As we continue through the Biblical Year of the Pauline Family, I thought it would be a good time to share my passion for the Bible. When I say passion, I don’t just mean my love of scripture, but I also mean my interest in the many versions and presentations of the Good Book. Ever since I was a child, I was fascinated by the look and feel of the Bible. I enjoyed holding the bible in my hands, turning the pages, and carefully exploring the layout and text. I was intrigued by all the different sizes and covers. The Bible was beautiful to me and there was a majesty and wonder knowing that it contained God’s Word. As an adult, I dived into the history of the Bible and learned about all the different translations. I began to realize that there was beauty even within the different translations, and that God was able to use this to reach and touch us in different ways. The truth never changes, but the path varies. It’s with this appreciation that I would like to take a few minutes to share with you some of my favorite Bibles available today.
One of the most exciting things to have happened over the last 20 years is a renewed interest by Catholic publishers, educators, and evangelizers to create new Bibles loaded with notes and features that educate and bring enjoyment to Catholic readers. While the actual Word of God is the most important feature of the Bible, it is also important to remember that reading the Bible is an experience and therefore publishers have a real opportunity to engage their readers. It is beneficial to give Catholics options so that they can make the experience comfortable, enjoyable and educational. Some readers may prefer a bigger font. Others may want a more portable Bible that they can easily hold in their hands and take with them. Some are looking for copious notes to aid in their understanding of Scripture, while others don’t want to be distracted by the notes. All this has given rise to a plethora of newly published Catholic Bibles. Before I give some specifics on two new exciting Bibles, let’s discuss some of the translations. I am in no way a Catholic Bible expert, but this is just some simple information that I would like to share.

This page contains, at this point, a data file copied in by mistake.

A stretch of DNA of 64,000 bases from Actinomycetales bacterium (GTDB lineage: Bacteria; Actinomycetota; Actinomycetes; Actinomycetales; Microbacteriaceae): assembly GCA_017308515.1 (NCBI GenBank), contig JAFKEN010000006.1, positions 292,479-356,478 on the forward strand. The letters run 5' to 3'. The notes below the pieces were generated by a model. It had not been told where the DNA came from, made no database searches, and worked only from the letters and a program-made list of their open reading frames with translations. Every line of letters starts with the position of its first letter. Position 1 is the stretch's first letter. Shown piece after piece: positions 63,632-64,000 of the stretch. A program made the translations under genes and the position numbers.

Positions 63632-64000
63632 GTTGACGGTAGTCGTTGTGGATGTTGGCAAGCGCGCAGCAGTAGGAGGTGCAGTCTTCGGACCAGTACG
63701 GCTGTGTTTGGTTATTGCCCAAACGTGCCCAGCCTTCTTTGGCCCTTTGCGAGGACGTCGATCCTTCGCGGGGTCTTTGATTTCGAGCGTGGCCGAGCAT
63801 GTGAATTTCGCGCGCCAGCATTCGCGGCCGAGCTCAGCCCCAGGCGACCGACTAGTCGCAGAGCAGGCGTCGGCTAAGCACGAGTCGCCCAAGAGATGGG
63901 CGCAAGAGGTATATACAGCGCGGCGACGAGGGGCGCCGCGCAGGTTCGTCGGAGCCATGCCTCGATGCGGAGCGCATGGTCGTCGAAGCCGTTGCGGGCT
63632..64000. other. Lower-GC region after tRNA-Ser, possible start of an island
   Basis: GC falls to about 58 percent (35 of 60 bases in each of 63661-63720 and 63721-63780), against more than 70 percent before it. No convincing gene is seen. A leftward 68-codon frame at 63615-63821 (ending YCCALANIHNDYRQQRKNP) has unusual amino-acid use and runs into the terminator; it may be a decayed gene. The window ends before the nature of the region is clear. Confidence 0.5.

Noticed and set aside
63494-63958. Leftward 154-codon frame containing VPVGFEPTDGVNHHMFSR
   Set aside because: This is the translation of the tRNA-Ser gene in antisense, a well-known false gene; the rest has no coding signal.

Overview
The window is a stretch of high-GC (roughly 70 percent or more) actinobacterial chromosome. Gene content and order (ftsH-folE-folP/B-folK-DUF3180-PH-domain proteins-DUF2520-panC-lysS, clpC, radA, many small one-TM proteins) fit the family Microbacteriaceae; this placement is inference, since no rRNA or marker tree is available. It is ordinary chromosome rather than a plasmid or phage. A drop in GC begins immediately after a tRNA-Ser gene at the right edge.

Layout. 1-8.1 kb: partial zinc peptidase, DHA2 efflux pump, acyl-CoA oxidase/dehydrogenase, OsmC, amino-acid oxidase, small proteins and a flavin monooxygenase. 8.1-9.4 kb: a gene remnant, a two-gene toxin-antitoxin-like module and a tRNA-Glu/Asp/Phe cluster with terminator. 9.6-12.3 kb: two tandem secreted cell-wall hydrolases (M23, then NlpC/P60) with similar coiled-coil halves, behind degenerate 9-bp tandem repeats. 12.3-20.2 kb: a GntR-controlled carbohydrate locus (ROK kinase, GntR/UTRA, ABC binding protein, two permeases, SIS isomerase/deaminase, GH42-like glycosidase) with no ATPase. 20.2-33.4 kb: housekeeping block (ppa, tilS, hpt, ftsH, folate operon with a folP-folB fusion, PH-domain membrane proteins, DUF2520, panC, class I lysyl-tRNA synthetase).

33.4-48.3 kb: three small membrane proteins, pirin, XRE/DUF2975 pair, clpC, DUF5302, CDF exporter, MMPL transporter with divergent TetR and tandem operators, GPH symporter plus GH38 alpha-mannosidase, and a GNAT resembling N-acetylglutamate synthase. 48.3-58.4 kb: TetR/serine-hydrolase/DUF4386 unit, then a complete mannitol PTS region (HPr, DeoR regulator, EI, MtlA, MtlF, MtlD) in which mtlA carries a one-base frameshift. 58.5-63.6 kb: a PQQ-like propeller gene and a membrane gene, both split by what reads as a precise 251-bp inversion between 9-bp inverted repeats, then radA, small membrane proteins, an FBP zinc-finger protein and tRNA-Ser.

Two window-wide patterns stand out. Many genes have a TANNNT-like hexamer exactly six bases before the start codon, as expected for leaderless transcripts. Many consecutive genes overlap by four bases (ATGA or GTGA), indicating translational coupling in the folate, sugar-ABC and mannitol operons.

In America, the Bible translation that is used during the Mass and the Liturgy of the Word is the New American Bible (NAB), specifically the RNAB published in 1986 and revised in 1991. This translation can be found in Roman Missals published in the United States, and is used in most Catechism classes. In 2001, the NAB Revised Edition (NAB-RE) was published, however, this version is not approved for Liturgical use.
Another popular Catholic translation is the Revised Standard Version Catholic Edition (RSV-CE), first published in its entirety in 1966 and revised in various ways over the years. This translation is regarded by Catholic Biblical scholars as a formal equivalence (word for word) translation and is ideal for private readings and scriptural study. There is another translation based on the RSV called the New Revised Standard Version (NRSV-CE) which was published in 1991 and is used extensively in our U.S. Pauline publications. The main difference between the RSV-CE and NRSV-CE is the latter’s use of inclusive and gender-neutral language.
One other translation worth mentioning is the Jerusalem Bible (JB). It is noted for being one of the first modern Catholic English translations made from the Hebrew and Greek texts, and not from the Latin Vulgate. Some of the text was translated from a French version, but this was then compared word for word to the original Hebrew and Greek texts. This Bible is used Liturgically outside of the United States and Canada in most English speaking countries like the UK and Australia. It is considered a dynamic equivalence translation (sense for sense) and is known for its beautiful literary prose. It is also one of the few Catholic Bibles that is printed in a single column, which is more pleasing to the eye and easier to read. This Bible is definitely my favorite reading Bible. It was also a favorite of Mother Angelica from which she quoted often on her EWTN programs. As good as this Bible is, it can be quite difficult to find. It was only published once in America in 1966. However, you can locate used copies online. I purchased mine in 2016 and I had it restored and rebound.